Irma Vep Review: A Playful, Postmodern Remake of Oliver Assayas’s Breakthrough

The series leans into the absurdity of trying to find creative expression in an industry that’s in a perpetual state of reinvention.

Irma Vep
Photo: Carole Bethuel/HBO

Over the course of his celebrated career, writer-director Oliver Assayas has used his work as a means of exploring everything from the pain that comes with living to what the cinema was and what it still could be. In 1996’s Irma Vep, the filmmaker reflects on nothing less on the French filmmaking industry by way of the story of Maggie Cheung, as herself, being cast in a remake of Louis Feuillades’s classic silent serial Les Vampires.

Certainly, in a digital age where film studios and streamers seem to value blockbusters that rarely have a clear artistic identity, it’s understandable why Assayas was compelled to re-tell this showbiz satire. In the form of a limited series, commentary on the studio system ostensibly has the space to blossom even more vigorously and expansively. The result is a playful, personal work that expands on his original film in new and meaningful ways.

Starring Alicia Vikander as Mira, an American actress who’s bored of appearing in the impersonal blockbusters that made her into a household name, this Irma Vep plays out in a similar fashion as the original over the course of its first episode. Mira quickly discovers that the Les Vampires remake is beset with difficulties, not least her self-important co-star, Edmond Lagrange (Vincent Lacoste). The production’s director, René Vidal (Vincent Macaigne), is neurotic and overzealous, but his passion also appeals to Mira. Across scenes where the director and his new muse discuss their ambitions and inspirations, it’s very easy to see Assayas drawing from the well of personal experience, namely his collaborations with Kristen Stewart, The Clouds of Sils Maria and Personal Shopper.


Especially in increasingly pointed dialogue exchanges, this Irma Vep really leans into the absurdity of trying to find room for creative and personal expression in an industry that’s in a perpetual state of reinvention. At the same time, Assayas never lets the series get too bogged down in the nitty-gritty details of keeping a big-budget production in motion.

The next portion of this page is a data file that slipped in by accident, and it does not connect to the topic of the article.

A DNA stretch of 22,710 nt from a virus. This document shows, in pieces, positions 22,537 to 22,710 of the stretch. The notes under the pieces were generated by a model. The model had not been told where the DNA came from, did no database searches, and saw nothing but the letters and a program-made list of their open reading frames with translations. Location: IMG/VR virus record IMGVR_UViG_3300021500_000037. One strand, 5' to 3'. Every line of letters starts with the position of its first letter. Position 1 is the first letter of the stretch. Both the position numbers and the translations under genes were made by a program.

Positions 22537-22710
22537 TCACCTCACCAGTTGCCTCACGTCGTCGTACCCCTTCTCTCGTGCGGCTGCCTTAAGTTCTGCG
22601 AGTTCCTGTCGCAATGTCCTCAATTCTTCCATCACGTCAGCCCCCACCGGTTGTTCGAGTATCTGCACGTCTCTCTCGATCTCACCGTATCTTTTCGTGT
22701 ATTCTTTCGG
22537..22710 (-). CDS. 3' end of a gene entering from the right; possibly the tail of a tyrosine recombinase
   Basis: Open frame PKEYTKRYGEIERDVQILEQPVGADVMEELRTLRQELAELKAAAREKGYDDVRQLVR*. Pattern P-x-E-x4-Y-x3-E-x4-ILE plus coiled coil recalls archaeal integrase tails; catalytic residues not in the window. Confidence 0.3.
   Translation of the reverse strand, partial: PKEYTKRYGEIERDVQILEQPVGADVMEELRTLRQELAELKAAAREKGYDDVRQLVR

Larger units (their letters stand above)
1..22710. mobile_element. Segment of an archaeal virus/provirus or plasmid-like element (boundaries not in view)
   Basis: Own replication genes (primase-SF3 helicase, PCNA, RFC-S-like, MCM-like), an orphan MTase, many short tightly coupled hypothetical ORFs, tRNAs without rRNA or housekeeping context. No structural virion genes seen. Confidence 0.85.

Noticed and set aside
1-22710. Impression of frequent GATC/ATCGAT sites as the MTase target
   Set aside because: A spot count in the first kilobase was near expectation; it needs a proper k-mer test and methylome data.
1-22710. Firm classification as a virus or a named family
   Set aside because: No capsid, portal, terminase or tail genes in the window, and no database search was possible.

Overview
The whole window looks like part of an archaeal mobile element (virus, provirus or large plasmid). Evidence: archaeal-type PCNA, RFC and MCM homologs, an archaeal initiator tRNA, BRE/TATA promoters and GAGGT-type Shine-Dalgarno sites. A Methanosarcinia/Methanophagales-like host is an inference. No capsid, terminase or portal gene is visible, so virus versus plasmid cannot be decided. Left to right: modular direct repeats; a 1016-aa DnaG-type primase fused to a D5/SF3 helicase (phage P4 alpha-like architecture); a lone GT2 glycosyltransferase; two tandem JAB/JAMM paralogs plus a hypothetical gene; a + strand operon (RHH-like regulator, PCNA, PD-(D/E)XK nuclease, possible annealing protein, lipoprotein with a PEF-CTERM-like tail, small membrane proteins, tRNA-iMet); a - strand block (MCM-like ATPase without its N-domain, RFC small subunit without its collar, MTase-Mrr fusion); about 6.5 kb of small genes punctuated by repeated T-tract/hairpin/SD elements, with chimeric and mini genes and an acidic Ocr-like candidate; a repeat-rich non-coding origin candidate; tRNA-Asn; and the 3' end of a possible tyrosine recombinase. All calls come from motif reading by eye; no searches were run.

Beyond drawing comparisons between René and himself and Mira and his past muses, Assayas empathetically addresses how actors get lost and see their careers stall in the Hollywood machine. Among the personalities that fill out the show’s frame is a hot-shot Hollywood agent, played by Carrie Brownstein, who adamantly wants Mira to ditch her Irma Vep catsuit and play a superhero in Marvel’s upcoming reboot of The Silver Surfer. And speaking of reinvention, just when you think that Mira couldn’t be any more torn between her personal desires and her professional ambitions, she encounters her former assistant and ex-lover, Laurie (Adria Arjona), and their feelings for each other are reignited.

How does one find the tricky balance between art and commerce? Is there any way to find broad appeal in something that’s meant to be personal? If so, does it require troubled souls and the ghosts that haunt us to make something truly profound? It’s a credit to Assayas’s willingness as a creator to dig ever deeper into his experience as a filmmaker and person that this remake of a remake telling the story of a remake of a remake finds such original and organic material to mine—and does so with such a personal touch.

 Cast: Alicia Vikander, Adria Arjona, Carrie Brownstein, Tom Sturridge, Fala Chen, Devon Ross, Byron Bowers, Vincent Macaigne, Jeanne Balibar, Lars Eidinger, Vincent Lacoste  Network: HBO

Will Ashton

Will Ashton is a freelance entertainment writer based in Pittsburgh, PA. He studied journalism and film at Ohio University, and his writing can be found in a variety of print and online publications, including Slate, Indiewire, Insider, The Pittsburgh Post-Gazette, CinemaBlend, and Collider. He also co-hosts the weekly film review podcast, Cinemaholics, alongside Jon Negroni.

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